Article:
By Mileyda Menéndez Dávila
A CubaNews translation.
Edited by Walter Lippmann.
Posted: Friday 11 May 2018 | 07:33:31 PM
Yesterday, as part of the 11th Annual The Cuban Day Against Homophobia and Transphobia was held at the Karl Marx Theatre in the capital, the artistic gala that every May supports respect for free and responsible sexual orientation and gender identity, as an exercise in justice and social equity. The Cuban conga against homophobia and transphobia will be held on Saturday for the same purpose.
The initiative, for the first time, will take place at 6:30 p.m., from the intersection of the capital’s streets Línea and Paseo to the José Antonio Echeverría Recreational Center. In this place will be held the Festival for Diversity at the end of the conga.
By Mileyda Menéndez Dávila
A CubaNews translation. Edited by Walter Lippmann.
The pursuit of human freedom can never be complete without freedom for women, Betty Ford.
“I have two wonderful mothers.” That’s how the poster that a girl carried around La Rampa in Havana during the Cuban Day Against Homophobia in 2013 reads. The controversy reached the social networks and since then hundreds of questions have been raised… and very few answers given.
When will lesbians be able to access assisted reproduction or exercise motherhood without their erotic orientation generating conflicts with the father of the child? Can they share maternity leave? Why is it still believed that daughters will “imitate” them, when the overwhelming majority of homosexual people come from heterosexual, machista and homophobic homes?
According to Dr. Rosa Campoalegre, the vision of the family as an institution continues to be very traditionalist, although it no longer corresponds to a diverse reality in [Cuba’s] structures and ways of functioning, and this slows down the design of more comprehensive and unbiased public policies.
This expert from the Center for Psychological and Sociological Investigations knows that many women find themselves in the dilemma of hiding their status in order not to lose family harmony or to assume it as a life project and face discredit in the social and family sphere.
There is especially little understanding by the male ex-partner. Reactions can range from denying parental rights and duties to demanding full custody and guardianship, arguing that the new “environment” is harmful.
“This is an injustice that is not compatible with our revolutionary project and its goal of eliminating inequality gaps,” insists Dr. Mariela Castro, director of the Sex Education Center (Cenesex). “Ignorance and prejudice should not be used to justify actions of discrimination,” he said.
The law or life
Most of these women do not demand legal protection from acts harmful to their dignity or the rights of their children because they are ashamed or do not know how to do so. For example, if the biological mother is absent from the country or dies, it must be clear who assumes custody of the child, and in the event of a breakdown of the relationship, how to protect property rights.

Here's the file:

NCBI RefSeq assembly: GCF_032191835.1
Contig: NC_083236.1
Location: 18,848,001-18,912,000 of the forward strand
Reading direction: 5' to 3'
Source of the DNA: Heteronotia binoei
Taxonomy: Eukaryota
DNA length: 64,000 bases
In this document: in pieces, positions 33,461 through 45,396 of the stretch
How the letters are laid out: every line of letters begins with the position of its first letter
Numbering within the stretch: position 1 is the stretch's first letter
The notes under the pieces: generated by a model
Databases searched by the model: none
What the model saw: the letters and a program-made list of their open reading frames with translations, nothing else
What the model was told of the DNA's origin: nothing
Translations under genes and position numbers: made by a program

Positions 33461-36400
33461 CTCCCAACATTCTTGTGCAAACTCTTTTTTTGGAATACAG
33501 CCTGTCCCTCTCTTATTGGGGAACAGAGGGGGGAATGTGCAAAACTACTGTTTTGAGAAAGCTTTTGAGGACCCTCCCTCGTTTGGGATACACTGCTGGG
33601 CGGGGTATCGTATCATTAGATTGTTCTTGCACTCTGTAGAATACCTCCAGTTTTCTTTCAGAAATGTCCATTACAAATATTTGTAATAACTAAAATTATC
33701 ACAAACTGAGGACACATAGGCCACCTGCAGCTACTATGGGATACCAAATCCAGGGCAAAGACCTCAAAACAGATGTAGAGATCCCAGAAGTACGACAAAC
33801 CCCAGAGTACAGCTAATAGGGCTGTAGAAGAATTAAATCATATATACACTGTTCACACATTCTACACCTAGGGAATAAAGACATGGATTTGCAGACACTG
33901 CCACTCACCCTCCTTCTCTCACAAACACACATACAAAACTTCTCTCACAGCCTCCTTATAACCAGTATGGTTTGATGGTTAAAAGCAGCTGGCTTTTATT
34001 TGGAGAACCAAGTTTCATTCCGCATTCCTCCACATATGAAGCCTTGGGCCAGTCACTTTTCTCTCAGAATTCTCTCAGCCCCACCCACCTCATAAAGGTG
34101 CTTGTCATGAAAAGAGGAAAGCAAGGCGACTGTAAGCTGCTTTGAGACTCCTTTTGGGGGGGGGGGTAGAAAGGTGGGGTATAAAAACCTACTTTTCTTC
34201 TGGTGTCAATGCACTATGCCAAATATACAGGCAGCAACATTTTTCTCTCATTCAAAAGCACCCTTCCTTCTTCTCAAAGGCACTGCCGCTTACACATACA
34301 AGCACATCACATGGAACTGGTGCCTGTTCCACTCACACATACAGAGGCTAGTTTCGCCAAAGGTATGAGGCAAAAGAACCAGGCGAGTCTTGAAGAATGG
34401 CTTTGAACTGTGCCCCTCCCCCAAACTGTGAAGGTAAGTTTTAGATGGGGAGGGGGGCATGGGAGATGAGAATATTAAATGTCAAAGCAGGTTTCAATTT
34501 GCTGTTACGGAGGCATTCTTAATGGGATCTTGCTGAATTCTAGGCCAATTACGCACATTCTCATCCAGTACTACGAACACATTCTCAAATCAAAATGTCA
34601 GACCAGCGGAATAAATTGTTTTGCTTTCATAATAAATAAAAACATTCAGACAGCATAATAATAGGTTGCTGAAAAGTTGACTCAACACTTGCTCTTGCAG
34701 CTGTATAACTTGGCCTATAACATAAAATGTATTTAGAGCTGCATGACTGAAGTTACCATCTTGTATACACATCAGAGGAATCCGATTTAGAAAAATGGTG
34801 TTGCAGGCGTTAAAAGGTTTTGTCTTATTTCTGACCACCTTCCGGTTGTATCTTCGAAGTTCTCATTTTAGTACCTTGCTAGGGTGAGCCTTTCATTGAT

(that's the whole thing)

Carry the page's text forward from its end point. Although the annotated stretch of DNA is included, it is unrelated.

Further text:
Beyond macho atavism [backwardness], there are serious concerns about legal coverage for the diverse family configurations that [today] proliferate in the country. Manuel Vázquez Seijido, founder of Cenesex’s Legal Advice Services and deputy director of the center, says there are proposals to update the laws with a less discriminatory approach, looking after the interests of minors in particular.
Responsibility and respect
One of the biggest problems lies in the effect that living with an unconventional partner can have on psychological development. In this regard, Dr. Mariela Castro emphasizes: “Being a mother or father is not a gift of nature, you have to learn to be one in every society. Same-sex couples have shown that they can do well and seek help to take on that responsibility, just as heterosexual couples seek guidance because they are afraid of failing.
This is how the psychologist Roxanne Castellanos saw it in her consultation at the Alfonso Bernal del Riego Center for Attention to Psychological Attention: “These unions can be as functional as a typical nuclear family. The emotional consequences that impact self-esteem occur when the little person becomes aware of how different his or her life is and worries about being the target of criticism.
“The antidote,” insists Mariela Castro, “is to cultivate communication within the family and to demand that in other socializing spaces, such as the schools, the extended family or the neighborhood, they help the child to grow without humiliation or violence, and without depriving the child of her or his rights and opportunities.
It is absurd to believe that the child will end up adopting his or her mothers’ erotic model. Behaviors are learned by imitation, but not so much guidance as everyday behavior. An adequate example of love and mutual respect helps to build a healthy psychosexual identity, centeredd on the responsible enjoyment of the body and the exercise of sexual rights, rather than on the orientation of desire.
If the child is male, male role models can be provided outside the home, just as when the father figure is missing due to widowhood, abandonment or divorce. In addition, sexual orientation is a process that does not finish maturing until late adolescence or youth and by then there are other patterns when it comes to shaping the erotic taste: friendships, teachers, artists, sportsmen…
If the home is functioning well, there is no need for external psychological support, because it will be a space of contention and development where they will always find love, trust and material support, agree the interviewees.